This “Private Business” Thing . . .

Do “private businesses” have the right – morally – to require that customers wear Face Diapers as a condition of entry? And are customers morally obliged to respect such conditions?

If they do – and if they are – then it seems logical that “private businesses” also have the right to require that people submit to medical procedures as a condition of entry, such as being injected with whatever’s in those Needles practically chasing Americans around like something out of a Bugs Bunny cartoon – but without the humor.

Many conservatives and even some libertarians have answered in the affirmative – taking the position that “private businesses” have every right to insist upon the former and – therefore – have already answered in the affirmative regarding the latter.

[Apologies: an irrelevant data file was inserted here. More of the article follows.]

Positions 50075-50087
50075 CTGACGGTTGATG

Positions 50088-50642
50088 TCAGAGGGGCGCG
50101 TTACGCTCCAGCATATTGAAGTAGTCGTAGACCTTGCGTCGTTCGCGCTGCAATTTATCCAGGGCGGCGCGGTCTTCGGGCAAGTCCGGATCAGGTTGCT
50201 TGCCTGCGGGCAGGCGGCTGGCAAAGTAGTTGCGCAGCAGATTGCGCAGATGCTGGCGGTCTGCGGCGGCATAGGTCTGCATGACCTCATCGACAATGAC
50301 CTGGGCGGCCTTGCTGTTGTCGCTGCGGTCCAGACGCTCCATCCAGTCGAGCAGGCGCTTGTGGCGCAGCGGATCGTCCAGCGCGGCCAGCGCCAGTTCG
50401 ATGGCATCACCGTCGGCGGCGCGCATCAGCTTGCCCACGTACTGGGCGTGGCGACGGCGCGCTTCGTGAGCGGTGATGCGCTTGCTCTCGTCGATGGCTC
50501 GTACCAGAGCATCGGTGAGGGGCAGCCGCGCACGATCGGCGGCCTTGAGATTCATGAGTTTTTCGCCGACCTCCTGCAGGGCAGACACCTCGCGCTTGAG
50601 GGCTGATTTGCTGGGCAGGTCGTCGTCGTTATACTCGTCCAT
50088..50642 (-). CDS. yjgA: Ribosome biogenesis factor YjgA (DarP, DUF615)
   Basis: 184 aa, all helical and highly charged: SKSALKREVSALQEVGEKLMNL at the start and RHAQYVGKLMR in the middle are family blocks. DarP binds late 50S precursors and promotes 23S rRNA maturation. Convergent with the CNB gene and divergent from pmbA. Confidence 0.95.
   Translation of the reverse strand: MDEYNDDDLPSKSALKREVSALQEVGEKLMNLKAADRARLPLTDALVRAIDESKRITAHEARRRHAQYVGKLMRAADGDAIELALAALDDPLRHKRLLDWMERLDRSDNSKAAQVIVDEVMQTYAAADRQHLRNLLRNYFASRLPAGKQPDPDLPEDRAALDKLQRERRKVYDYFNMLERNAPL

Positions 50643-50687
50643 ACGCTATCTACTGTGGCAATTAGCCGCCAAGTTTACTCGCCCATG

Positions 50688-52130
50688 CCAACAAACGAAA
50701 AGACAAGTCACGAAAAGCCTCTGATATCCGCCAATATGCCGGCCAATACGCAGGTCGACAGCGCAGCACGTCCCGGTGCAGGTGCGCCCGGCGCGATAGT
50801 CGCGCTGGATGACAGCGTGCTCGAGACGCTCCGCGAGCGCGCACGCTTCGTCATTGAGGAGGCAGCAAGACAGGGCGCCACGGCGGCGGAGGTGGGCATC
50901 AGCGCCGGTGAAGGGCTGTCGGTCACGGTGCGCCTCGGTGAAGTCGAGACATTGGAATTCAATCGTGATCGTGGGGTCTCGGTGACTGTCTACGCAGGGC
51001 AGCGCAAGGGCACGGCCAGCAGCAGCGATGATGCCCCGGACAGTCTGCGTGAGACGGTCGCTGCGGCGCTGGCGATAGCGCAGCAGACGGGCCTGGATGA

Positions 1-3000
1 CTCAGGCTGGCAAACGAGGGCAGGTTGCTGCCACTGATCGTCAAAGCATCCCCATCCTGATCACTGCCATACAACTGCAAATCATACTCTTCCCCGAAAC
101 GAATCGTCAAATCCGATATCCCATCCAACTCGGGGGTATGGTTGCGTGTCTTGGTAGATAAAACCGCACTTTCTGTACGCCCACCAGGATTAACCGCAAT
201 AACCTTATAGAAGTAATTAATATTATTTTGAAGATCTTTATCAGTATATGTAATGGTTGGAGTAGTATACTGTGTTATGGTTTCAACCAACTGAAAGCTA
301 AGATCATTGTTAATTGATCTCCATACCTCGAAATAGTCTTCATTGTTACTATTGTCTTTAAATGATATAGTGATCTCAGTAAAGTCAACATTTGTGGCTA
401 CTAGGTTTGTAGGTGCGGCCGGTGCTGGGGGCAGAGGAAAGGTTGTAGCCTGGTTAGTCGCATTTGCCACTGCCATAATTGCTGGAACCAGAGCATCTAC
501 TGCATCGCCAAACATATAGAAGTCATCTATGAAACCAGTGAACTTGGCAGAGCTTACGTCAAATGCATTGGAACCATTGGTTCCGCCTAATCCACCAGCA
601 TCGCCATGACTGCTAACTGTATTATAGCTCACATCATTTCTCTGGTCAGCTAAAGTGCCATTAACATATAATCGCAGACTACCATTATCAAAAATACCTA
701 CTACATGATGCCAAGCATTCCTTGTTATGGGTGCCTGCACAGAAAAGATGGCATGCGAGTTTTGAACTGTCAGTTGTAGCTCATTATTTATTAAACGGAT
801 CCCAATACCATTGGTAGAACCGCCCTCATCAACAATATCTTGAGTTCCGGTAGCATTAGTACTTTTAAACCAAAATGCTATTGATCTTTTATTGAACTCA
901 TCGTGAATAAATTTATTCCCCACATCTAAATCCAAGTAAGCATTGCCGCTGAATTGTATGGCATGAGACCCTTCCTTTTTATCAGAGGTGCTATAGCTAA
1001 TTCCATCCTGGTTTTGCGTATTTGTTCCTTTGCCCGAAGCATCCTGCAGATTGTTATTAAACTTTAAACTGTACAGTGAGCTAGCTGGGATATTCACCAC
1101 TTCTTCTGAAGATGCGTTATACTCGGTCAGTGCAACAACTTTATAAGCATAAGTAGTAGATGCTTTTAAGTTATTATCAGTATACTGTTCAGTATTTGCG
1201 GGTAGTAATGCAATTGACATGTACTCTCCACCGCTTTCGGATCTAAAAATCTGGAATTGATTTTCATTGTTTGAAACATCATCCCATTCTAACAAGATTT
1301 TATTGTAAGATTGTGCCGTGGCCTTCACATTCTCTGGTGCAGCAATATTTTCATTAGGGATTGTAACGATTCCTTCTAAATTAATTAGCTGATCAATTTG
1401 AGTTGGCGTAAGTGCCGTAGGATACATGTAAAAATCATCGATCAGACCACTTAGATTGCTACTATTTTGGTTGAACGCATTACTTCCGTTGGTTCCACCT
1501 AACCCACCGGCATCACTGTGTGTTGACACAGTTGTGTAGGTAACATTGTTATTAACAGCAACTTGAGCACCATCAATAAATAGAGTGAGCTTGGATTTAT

But are they right?

It is important to define our terms before we proceed to debate.


What is “private property”?

And what does it mean, today?

It is generally taken to mean land, physical structures on the land and things of that nature lawfully (and morally) owned by the private individuals who acquired the property by free exchange and who therefore have the exclusive right to possess and – the other side of the coin – to control it. Including the prerogative to restrict or deny others the use of it or access to it on the basis of the moral principle that it isn’t their property. Because others did not pay for it. Therefore, others have no right to it. They may be allowed to use it or have access to it, at the discretion of the owner, who grants such access and use as a conditional privilege – according to whatever terms he sets forth.